On this basis, we affirm the order for summary judgment in favor of the defendant.
2. Abuse of process counterclaim. We affirm the denial of Nancy's motion for summary judgment on her counterclaim and the dismissal of that claim. Nancy alleged that the filing of the defamation complaint was an abuse of process and that she was entitled to attorney's fees under G.L. c. 231, § 6F. There is nothing in the record before us indicating the basis for Nancy's assertions that Charles filed the defamation action to “exact revenge” after failing, in the divorce action, to receive one-half of the marital estate as he had requested.8 In any case, Nancy's argument on appeal focuses solely on the denial of her claim for attorney's fees incurred in the defense of Charles's action. She argues that, pursuant to G.L. c. 231, § 6F, she is entitled to such fees on the basis that Charles's “claims [were] wholly insubstantial.” Because the issue as to the privileged nature of communications to a parole officer has not previously been determined in this jurisdiction, the claims were not insubstantial and on that basis Nancy's counterclaim was properly dismissed.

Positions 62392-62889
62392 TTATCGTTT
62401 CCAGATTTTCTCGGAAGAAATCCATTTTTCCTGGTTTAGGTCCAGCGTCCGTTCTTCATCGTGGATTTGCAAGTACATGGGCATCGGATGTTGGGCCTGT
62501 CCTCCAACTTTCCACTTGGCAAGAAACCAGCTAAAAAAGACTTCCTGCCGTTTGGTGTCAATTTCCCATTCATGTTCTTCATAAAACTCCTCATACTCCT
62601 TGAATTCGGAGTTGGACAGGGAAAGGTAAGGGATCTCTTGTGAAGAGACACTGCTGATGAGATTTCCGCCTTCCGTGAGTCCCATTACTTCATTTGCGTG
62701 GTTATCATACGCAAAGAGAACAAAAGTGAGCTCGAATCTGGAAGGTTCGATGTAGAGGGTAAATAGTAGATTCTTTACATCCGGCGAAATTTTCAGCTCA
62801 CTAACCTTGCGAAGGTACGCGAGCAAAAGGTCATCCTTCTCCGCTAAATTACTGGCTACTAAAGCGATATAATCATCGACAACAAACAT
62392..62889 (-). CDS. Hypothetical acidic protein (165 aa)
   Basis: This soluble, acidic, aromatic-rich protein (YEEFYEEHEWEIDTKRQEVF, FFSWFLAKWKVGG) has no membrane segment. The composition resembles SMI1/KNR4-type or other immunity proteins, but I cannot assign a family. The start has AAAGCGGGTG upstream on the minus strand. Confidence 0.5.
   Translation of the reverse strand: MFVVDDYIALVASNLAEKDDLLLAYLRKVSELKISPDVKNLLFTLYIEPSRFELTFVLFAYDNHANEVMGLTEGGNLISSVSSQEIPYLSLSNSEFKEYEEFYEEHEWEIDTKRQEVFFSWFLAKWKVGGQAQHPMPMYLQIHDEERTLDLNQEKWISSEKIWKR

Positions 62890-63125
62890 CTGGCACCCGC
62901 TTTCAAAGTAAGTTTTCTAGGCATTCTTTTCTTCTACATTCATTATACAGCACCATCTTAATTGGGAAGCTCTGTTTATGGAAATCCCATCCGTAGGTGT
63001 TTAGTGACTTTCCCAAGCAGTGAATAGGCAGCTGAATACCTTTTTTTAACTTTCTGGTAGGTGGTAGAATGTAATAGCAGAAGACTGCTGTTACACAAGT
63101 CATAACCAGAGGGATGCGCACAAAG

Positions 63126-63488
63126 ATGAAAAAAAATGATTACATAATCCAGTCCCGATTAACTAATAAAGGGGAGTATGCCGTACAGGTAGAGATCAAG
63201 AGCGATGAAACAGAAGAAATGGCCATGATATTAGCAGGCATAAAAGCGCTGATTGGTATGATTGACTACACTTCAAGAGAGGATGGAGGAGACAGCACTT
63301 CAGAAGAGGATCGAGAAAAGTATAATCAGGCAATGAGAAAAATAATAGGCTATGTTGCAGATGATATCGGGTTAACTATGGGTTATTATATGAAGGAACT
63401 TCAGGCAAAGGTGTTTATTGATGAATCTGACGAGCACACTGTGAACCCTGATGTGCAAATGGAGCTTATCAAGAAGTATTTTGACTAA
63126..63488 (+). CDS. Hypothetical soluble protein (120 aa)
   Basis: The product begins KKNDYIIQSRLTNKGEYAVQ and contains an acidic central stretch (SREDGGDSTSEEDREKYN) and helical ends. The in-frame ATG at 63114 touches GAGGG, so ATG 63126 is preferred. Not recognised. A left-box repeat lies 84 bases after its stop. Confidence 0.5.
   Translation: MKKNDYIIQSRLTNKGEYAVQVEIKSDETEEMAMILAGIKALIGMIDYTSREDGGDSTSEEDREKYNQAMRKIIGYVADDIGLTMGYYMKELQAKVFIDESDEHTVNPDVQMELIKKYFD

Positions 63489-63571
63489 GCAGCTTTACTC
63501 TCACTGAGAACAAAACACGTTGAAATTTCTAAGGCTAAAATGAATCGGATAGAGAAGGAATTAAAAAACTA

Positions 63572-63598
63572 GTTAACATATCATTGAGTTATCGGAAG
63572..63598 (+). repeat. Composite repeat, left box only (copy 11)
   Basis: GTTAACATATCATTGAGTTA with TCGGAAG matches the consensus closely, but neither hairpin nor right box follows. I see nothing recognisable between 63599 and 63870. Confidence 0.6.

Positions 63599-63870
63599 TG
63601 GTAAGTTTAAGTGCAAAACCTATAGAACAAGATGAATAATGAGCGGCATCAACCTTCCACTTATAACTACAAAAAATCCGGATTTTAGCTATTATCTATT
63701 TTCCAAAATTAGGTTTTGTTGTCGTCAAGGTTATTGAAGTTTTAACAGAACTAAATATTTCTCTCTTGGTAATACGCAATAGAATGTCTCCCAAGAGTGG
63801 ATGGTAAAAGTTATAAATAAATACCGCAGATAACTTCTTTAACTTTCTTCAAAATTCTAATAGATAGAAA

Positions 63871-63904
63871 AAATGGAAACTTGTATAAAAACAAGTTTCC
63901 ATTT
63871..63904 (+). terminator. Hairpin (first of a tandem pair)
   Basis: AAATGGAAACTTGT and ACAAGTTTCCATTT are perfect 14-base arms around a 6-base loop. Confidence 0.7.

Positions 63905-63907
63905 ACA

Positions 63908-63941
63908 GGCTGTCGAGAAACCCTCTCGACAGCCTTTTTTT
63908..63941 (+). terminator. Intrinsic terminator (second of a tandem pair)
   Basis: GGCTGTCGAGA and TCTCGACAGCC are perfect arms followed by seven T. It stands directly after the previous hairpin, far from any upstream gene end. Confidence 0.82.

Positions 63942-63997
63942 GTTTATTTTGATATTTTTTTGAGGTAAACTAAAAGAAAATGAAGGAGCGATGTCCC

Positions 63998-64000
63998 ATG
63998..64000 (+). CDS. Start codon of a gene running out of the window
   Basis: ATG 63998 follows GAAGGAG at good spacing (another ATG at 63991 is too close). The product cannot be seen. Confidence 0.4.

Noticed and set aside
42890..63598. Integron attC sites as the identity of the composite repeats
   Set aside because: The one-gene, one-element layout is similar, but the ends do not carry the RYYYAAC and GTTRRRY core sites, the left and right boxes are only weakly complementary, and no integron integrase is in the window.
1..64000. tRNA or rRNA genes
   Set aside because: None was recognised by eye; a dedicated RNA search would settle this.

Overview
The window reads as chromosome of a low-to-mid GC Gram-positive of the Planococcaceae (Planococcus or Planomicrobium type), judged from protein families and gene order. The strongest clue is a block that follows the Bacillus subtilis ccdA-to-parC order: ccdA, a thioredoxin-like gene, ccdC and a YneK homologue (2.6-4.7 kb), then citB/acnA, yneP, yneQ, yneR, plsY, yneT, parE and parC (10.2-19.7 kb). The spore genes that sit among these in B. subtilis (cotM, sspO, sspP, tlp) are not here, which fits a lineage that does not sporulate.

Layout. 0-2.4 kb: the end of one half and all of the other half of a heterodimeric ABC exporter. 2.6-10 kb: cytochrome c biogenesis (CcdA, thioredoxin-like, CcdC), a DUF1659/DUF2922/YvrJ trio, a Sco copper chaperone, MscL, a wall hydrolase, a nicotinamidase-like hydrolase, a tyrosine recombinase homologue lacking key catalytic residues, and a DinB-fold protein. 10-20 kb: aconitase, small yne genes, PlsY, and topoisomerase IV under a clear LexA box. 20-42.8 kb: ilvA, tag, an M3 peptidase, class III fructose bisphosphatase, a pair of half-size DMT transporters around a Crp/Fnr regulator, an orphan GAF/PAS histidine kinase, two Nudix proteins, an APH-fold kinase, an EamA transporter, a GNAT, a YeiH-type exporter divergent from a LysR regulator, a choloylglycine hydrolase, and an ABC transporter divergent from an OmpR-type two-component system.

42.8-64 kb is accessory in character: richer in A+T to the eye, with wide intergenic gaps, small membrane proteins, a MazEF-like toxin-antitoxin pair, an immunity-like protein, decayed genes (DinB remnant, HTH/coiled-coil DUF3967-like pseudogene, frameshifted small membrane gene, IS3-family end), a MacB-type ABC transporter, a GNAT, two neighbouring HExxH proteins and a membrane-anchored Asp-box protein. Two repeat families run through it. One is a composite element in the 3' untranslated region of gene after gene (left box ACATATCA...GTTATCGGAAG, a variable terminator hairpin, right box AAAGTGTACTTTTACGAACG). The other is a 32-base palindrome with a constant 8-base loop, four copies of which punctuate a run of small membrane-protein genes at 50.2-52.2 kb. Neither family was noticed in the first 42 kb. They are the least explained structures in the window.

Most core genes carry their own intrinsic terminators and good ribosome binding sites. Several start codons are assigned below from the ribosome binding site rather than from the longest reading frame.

Conclusion. The judgment dismissing Charles's complaint on Nancy's motion for summary judgment is affirmed. The judgment dismissing Nancy's counterclaim is also affirmed.9
1. As the Superior Court judge found, prior to Charles's release on parole, the sentence had been commuted to forty-five years to life.